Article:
Can constraints make you more creative? This question is my obsession. The answer is yes–if you choose the right ones.
I recently spoke to the team at Logitech in Silicon Valley about how they can use constraints to help their teams be more creative and productive. For background, Logitech is a publicly traded company with over 7,000 employees worldwide. Unlike an early stage startup that can nimbly pivot and test new product ideas, layers of teams and organizational hierarchy separate Logitech designers from Logitech customers. But it very publicly aspires to act like a startup.
Logitech’s CEO, Darrell Bracken, took over the faltering PC accessory company in 2013 and turned it around with his “speak up and move fast” strategy. “Early on, we defined several values in the culture that I didn’t think were there enough,” Bracken told the New York Times this summer, referring to one of the first things he did when he joined Logitech. “Speaking up” was the most important value he brought to Logitech, he said. By breaking down communication barriers between employees and managers at the company, Bracken has been able to replicate one of the greatest strengths of startup culture at Logitech: a free flow of ideas. Today, the company is back on track, profiting from the creation of novel and useful tech products.
The takeaway from my presentation, which you can view above, is that in a company with many layers of management separating ideation from the final product, it’s important to recognize the stifling constraints in the air you breathe, which are bureaucratic in nature. Then consciously choose to honor the constraints that unleash creativity and innovation: the needs of the end-user. When you commit to treating the end user’s needs as your real boss, you can identify the bureaucratic constraints holding you back and, in turn, open up the type of communication that creates great innovations.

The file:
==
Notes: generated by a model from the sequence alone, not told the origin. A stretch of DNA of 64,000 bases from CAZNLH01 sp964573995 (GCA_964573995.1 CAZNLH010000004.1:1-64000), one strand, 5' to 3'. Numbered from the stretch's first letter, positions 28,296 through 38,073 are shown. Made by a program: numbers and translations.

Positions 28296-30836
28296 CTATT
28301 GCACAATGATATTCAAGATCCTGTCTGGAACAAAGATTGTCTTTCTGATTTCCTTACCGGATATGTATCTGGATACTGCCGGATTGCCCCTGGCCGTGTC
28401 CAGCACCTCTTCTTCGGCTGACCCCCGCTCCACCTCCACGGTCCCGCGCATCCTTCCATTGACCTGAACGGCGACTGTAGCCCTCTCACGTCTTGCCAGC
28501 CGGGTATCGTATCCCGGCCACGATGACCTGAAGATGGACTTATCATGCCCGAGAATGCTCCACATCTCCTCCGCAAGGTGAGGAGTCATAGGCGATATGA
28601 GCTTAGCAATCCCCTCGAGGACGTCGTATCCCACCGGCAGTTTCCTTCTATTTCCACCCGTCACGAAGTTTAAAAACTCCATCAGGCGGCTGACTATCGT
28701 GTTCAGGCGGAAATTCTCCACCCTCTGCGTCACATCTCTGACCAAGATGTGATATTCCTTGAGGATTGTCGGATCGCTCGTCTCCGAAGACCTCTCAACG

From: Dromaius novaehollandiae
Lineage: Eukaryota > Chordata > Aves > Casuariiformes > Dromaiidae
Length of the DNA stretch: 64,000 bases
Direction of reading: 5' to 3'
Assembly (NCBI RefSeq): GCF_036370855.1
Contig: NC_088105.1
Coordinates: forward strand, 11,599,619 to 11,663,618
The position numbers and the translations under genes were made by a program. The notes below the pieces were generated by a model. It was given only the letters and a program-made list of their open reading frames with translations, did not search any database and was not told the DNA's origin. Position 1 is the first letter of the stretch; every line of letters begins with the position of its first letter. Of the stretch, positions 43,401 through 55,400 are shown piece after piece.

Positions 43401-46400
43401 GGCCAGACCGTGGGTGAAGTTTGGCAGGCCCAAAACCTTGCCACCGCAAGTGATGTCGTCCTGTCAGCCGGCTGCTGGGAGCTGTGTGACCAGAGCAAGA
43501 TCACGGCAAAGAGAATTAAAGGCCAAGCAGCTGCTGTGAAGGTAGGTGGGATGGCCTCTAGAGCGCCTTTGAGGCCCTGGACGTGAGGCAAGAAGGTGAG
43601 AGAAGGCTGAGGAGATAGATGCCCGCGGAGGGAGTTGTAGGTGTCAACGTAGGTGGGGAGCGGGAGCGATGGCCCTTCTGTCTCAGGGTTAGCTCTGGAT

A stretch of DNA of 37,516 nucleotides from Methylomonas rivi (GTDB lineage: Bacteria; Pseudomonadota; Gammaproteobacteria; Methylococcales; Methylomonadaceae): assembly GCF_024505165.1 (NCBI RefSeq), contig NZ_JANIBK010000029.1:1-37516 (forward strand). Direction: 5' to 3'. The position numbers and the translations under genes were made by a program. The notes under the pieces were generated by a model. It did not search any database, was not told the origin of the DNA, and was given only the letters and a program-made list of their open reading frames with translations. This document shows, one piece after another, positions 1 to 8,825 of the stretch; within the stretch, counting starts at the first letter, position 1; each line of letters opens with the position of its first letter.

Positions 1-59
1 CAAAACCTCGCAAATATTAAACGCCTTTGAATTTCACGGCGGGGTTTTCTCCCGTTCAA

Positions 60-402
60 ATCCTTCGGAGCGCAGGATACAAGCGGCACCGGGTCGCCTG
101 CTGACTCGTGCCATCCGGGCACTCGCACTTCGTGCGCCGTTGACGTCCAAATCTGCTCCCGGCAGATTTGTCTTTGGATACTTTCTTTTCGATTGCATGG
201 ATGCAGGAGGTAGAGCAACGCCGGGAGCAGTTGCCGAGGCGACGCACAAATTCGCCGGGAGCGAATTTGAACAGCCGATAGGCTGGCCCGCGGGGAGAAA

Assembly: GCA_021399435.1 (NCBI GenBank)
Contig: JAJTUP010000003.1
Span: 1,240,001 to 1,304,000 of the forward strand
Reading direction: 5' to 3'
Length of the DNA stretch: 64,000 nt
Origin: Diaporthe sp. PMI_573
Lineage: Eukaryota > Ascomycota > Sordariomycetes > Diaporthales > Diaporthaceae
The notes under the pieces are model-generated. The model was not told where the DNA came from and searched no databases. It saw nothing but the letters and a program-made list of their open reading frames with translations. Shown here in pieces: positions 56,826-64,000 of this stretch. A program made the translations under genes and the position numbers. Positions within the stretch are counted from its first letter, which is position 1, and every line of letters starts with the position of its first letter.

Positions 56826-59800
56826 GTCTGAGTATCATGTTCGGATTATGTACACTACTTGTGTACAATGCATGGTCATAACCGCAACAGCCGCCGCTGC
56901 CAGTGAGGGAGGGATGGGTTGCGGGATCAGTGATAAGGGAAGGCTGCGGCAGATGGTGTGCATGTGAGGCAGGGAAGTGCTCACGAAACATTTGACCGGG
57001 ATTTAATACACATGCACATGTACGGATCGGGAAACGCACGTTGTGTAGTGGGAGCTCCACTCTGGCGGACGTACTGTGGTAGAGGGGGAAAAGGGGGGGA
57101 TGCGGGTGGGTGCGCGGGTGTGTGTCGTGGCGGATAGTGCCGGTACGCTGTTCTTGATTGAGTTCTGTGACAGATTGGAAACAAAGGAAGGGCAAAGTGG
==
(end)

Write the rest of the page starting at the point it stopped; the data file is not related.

Near the end of my talk, I asked the good people at Logitech to start identifying their bureaucratic constraints with this simple activity: think about what thoughts and assumptions are taking your focus away from solving your user’s problem. Get so specific that you can name these constraints. For example, “we’ve tried something like that before,” or “I’m not powerful enough to propose this big of an idea,” or “my boss hates when we change direction,” or “this idea is bigger than I can realize on my own.” Then I asked them to evaluate which of these constraints was keeping them from sharing their ideas.
Now it’s your turn: go ahead, ask yourself what’s holding you back from listening to your real boss (your user’s needs) and share your ideas with your team or manager. Identifying these constraints is the first step to freedom.